contractThe key to success in licensing is making deals, and licensors and licensees are always anxious to sign another license agreement and put more licensed products into the marketplace. However, it is important to keep the enthusiasm for new deals from overwheliming the need to conduct a thorough due diligence investigation of the other party and what that party appears to be bringing to the table.

Due Diligence Issues for the Licensor

It is impossible to place too much emphasis on the need for the licensor to conduct a thorough due diligence investigation of a potential licensee before granting a license to that licensee. Regardless of how comprehensive or iron-clad the license agreement is, once a licensee starts distributing poor quality product, falls behind in the payment of royalties or violates some other term of the license, the licensor or the licensor's property will be damaged, and that damage may be irreparable. The licensor's only remedies will be to sue for breach of contract and terminate the license. If the license is terminated, the product line covered by the licensee will probably remain open until a new licensee can be put in place for the next selling season. This will create a gap in the licensing program, and the licensor will be deprived of royalties that it would have otherwise received.

Every licensing deal should begin with the investigation of the potential licensee, and a licensor should always ask the following questions before entering into a license agreement:

  1. Reputation of the Licensee. Does the licensee produce merchandise that will meet the licensor's quality standards? What is the licensee's reputation with its wholesalers, distributors, and retailers? Will the licensee use low wage foreign labor or enagage in other business practices that might create a public relations problem for the licensor?
  2. Experience of the Licensee. Does the licensee have experiense with the types of licensed products covered by the license, and with the image and market niche that the licensor envisions for the property? Does the licensee have access to the channels of distribution covered under the license agreement?
  3. Financial Condition of the Licensee. Does the licensee have the financial resources needed to produce, store, and ship an adequate inventory of licensed products, and to support an appropriate marketing campaign? Is the licensee creditworthy, or is there a substantial risk that the licensor's royalties will be diverted to cover the licencee's general operating expenses or to pay other licensors? Is there a possibility that the licensor's royalties, or the license agreement itself, may end up in the hands of a bankruptcy trustee?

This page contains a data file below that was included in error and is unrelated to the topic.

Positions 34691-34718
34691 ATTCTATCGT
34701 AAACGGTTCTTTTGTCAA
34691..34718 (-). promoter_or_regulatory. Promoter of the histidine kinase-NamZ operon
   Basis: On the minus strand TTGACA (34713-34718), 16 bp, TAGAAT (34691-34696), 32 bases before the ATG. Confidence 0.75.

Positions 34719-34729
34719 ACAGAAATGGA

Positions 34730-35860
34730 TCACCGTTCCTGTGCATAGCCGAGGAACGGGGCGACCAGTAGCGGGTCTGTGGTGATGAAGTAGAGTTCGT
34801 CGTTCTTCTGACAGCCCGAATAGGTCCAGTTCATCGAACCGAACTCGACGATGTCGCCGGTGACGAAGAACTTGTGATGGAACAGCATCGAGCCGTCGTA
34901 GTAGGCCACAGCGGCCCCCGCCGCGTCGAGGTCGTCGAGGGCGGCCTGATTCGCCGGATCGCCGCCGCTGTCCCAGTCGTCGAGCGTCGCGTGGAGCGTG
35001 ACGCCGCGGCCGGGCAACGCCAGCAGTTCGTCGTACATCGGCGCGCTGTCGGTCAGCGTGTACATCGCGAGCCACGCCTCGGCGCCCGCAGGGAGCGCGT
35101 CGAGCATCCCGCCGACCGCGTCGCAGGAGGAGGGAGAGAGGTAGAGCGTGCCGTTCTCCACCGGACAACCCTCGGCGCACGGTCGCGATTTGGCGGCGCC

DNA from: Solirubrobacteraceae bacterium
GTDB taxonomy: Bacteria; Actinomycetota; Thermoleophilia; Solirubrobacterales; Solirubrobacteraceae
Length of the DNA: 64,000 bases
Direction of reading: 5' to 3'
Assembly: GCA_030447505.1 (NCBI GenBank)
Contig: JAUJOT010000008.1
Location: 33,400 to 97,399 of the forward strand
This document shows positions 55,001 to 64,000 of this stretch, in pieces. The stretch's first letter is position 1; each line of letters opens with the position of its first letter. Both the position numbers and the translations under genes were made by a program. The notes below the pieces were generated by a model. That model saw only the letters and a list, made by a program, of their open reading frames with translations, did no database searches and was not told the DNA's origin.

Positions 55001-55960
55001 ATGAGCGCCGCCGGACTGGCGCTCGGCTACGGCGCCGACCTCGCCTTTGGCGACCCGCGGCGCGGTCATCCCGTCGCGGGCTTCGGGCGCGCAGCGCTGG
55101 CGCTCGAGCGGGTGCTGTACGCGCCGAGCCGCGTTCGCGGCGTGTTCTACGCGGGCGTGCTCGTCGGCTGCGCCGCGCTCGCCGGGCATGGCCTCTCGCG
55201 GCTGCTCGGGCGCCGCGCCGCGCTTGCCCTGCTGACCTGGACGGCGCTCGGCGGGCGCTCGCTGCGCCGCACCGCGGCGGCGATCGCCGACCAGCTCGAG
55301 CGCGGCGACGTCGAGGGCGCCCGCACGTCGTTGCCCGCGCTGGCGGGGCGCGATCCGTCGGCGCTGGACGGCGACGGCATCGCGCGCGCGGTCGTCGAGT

4. Competing Products. Does the licensee handle other products that might compete with licensed products? If so, will the licensee devote sufficient resources and attention to the licensor's licensed products?

Due Diligence Issues for the Licensee

The licensee also has some concerns before committing to a license. The licensee will usually have to make a substantial financial investment in order to undertake a licensing project, and will want to insure that it will have the opportunity to realize a reasonable return on that investment. Accordingly, before committing its resources to a licensed property, a licensee should assure itself of the following:

  1. Protection for the Licensed Property. Is the licensed property protected under copyright or trademark law or some other source of protection? How strong is that protection, and is there a possibility that the validity of the claim to protection could be challenged (e.g. if the property is a trademark, is that mark generic or merely descriptive, or is it so common in occurence as to have only a narow scope of protection)? Has the licensor obtained the appropriate copyright and trademark registrations in the property?
  2. Ownership of Rights in the Licensed Property. If the licensor is not the creator of the licensed property, has the licensor acquired all of the rights that it needs to grant the license to the licensee? If the licensor is the creator but has entered into other license agreements, do any of those agreements include a grant of the rights intended to be covered under the current license? Are there likely to be conflicting claims between joint authors or other claimants as to the ownership of rights in the licensed property?
  3. Strength/Uniqueness of the Property. Does the property stand out in the marketplace, or will it be just another face in the crowd? Is the property a fad that is likely to fade soon, or will it have lasting value?
  4. Reputation/Standing of the Property. How is the property currently viewed in the marketplace? Could actions by the licensor, other licensees or unrelated third parties injure the property or reduce demand for the licensed products? (This is often a problem with sports figures or celebrities, who seem to be prone to running afoul of the law or committing other acts which lessen their standing with the public.)
  5. Other Licenses for the Property. Has the licensor entered into or will the licensor enter into license for other types of products that will complement or compete with the products to be produced and sold by the licensee?
  6. Retailer Interest. Is there interest by any retailer or group of retailers in carrying products bearing the licensed property? Are there plans for any coordinated advertising campaigns with a retailer and/or with licensees of other licensed products?


Licensors and licensees will increase their chances for success if they take the time to investigate a deal fully before signing the license agreement and beginning production.